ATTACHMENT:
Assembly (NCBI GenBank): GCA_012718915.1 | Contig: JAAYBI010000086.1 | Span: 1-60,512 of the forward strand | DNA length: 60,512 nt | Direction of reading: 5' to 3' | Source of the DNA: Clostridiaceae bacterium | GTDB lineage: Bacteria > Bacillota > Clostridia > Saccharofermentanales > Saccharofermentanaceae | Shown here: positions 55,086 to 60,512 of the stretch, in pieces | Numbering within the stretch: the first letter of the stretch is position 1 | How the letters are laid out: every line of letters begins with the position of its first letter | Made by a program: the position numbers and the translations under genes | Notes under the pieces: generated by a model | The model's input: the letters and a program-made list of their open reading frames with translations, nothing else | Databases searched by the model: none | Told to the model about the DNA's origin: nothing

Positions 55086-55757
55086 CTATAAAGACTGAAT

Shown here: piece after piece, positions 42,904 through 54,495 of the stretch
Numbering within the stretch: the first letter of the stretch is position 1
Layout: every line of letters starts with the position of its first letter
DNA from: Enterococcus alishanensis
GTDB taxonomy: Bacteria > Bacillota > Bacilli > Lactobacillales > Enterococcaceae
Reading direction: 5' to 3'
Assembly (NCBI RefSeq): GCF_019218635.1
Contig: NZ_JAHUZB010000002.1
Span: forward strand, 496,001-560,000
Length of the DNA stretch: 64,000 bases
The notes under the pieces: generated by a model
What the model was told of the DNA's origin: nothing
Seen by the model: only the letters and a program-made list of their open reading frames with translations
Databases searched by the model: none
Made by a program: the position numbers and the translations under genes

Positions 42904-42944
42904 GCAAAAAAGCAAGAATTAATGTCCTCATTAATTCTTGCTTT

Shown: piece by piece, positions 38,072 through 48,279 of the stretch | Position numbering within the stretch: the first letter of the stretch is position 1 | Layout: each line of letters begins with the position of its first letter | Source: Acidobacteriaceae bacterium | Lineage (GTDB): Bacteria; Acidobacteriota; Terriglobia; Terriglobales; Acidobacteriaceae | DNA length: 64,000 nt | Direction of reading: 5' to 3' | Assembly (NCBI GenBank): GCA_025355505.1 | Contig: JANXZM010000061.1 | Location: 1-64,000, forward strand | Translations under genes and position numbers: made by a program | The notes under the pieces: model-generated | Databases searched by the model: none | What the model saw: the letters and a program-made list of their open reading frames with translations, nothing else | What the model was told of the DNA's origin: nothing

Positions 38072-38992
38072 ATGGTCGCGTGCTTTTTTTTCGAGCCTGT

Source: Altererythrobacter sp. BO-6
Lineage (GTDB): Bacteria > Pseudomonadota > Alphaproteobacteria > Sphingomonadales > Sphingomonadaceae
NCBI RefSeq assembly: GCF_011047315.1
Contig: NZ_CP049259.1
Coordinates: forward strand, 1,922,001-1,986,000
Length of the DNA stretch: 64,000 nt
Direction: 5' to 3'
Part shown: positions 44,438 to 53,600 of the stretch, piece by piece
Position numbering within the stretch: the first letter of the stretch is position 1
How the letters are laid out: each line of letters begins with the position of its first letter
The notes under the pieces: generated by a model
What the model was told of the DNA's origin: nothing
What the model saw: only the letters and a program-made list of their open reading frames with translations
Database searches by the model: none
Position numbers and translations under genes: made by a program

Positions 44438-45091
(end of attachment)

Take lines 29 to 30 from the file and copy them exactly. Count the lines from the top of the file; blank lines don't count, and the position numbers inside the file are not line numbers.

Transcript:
Length of the DNA stretch: 64,000 nt
Direction: 5' to 3'